It’s no secret that tech has a gender gap problem. The number of female computer scientists has dropped more than 10% since 1995, with many girls losing interest between the ages of 13 and 17, according to Girls Who Code.
To get and keep more girls interested in coding, a female-led Swedish startup called imagiLabs is launching a smart keychain and app that teaches young women to learn to code in a fun, gamified way.
The imagiLabs app teaches the basics of coding, so you can learn to make creative images like flowers, animated color gradients, animals and emoji. The app connects to the imagiCharm via Bluetooth, so you can display your project on the go with your keychain.
imagiLabs CEO Dora Palfi said she realized the disparity of women in the tech industry early on in her own tech career. Keeping young girls interested in coding can open future career opportunities and help them better succeed in an increasingly digital economy, she said.
“If women aren’t part of tech, then we can’t utilize tech to solve our problems,” Palfi said.
Over a video chat, Palfi explained the importance of community support for women in tech. This is what she wants to build for girls with imagiCharm.
The superpower of coding
In the imagiLabs app, you can view other users’ projects — some involve scrolling text, while others are solid blocks of color, hearts and shapes. One user even coded an animated Pikachu. You can leave positive comments on other people’s projects, and try to recreate their creation for yourself.
The app raised more than $60,000 on Kickstarter last year. Last year, in the app’s first 30 days live, imagiLabs reported 400 shared coding projects — representing over 25,000 lines of code. Palfi says the company’s long-term goal is to build a social network for girl coders.
Under the Learn tab, the app walks you through coding a heart. imagiLabs uses gamification to help users understand how a line of code relates to the picture you’re making. The lessons cover turning on the pixels, assigning and making colors for your project. When you complete a lesson, you level up and earn a “superpower.”
“Coding is a superpower,” Palfi said. “You’re getting these superpowers that you can use to create things and solve problems.”
Palfi demonstrated how imagiCharm works over the video call. When she “woke” the device, the imagiCharm’s interface opened its eyes, which stirred nostalgic memories of the early Tamagotchi. Palfi connected her phone to the Charm via Bluetooth and uploaded a code project. Almost instantly, the imagiCharm displayed the picture. Any changes she made in the code from her phone translated to the Charm, and updated the image on the keychain.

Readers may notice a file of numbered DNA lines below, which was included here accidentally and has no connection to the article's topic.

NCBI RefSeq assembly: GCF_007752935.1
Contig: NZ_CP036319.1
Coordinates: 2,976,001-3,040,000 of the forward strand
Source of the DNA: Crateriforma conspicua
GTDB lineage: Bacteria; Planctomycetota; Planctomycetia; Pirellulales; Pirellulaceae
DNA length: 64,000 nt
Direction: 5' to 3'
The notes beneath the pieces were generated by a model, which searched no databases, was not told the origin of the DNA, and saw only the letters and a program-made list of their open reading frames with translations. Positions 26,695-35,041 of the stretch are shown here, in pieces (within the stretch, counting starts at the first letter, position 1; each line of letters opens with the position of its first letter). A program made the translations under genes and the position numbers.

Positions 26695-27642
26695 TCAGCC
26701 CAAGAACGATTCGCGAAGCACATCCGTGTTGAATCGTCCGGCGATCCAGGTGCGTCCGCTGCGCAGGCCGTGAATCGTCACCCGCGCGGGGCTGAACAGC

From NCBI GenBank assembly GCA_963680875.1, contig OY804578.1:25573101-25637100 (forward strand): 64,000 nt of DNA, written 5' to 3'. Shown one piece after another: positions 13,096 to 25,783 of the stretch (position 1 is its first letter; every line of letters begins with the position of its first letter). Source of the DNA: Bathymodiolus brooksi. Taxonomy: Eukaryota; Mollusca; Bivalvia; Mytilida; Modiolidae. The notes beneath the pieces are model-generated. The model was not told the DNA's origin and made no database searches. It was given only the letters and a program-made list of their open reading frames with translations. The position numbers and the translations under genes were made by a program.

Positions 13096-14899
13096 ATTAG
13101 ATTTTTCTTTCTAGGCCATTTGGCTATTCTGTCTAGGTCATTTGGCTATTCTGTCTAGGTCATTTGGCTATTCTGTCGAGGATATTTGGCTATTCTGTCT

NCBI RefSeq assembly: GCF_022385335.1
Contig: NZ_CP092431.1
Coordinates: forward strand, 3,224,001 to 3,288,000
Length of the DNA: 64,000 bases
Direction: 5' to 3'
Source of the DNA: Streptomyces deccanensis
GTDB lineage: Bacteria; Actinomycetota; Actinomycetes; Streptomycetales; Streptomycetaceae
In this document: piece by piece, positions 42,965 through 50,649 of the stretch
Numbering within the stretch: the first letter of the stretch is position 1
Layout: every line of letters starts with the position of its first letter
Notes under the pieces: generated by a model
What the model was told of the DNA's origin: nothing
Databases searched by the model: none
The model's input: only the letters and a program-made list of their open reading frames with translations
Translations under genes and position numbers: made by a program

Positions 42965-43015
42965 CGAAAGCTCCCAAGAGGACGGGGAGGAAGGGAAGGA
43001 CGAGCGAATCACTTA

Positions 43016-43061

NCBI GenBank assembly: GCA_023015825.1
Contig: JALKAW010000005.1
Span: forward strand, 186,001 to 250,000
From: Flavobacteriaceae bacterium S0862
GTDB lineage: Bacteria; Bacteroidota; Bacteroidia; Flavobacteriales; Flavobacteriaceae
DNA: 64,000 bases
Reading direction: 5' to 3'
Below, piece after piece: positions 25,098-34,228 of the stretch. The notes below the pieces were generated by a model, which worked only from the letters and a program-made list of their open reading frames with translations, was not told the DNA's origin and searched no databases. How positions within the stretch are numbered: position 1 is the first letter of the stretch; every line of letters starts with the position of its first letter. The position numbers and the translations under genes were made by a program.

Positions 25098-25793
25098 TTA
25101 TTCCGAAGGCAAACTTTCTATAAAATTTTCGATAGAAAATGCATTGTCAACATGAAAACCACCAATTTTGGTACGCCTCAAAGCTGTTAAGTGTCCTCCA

The imagiCharm ships globally, and can be bought individually ($78, £62) or in a two-pack (US $148, £118). The company also offers a Premium imagiCharm ($98, £78) and a Premium two-pack ($171, £136). The Premium Charms include 12 hours of learning content that users can access via email.
Palfi said users don’t need to have to have a Charm to use the app, which is free. In addition, she said the company is working on hosting coding competitions where users can try and win a Charm. imagiLabs is also exploring working with companies to sponsor Charms for girls who might not be able to afford them.
The imagiCharm and its app are meant to be a mix of fun and challenge with an emphasis on positivity and learning as a community, Palfi said. “You should just have fun with it — it’s not about making it perfect,” she added. The instant feedback can also help you learn and course correct quickly.
The community is the backbone of the whole project, Palfi said. Users encourage and compliment each other’s projects in the comments sections, and program digital “gifts” for each other. There’s a sense of excitement when others try out your project. It’s a welcoming space where it’s easy to learn, and feel comfortable doing so.
“Get creative,” Palfi said. “Make it your own and don’t be afraid.”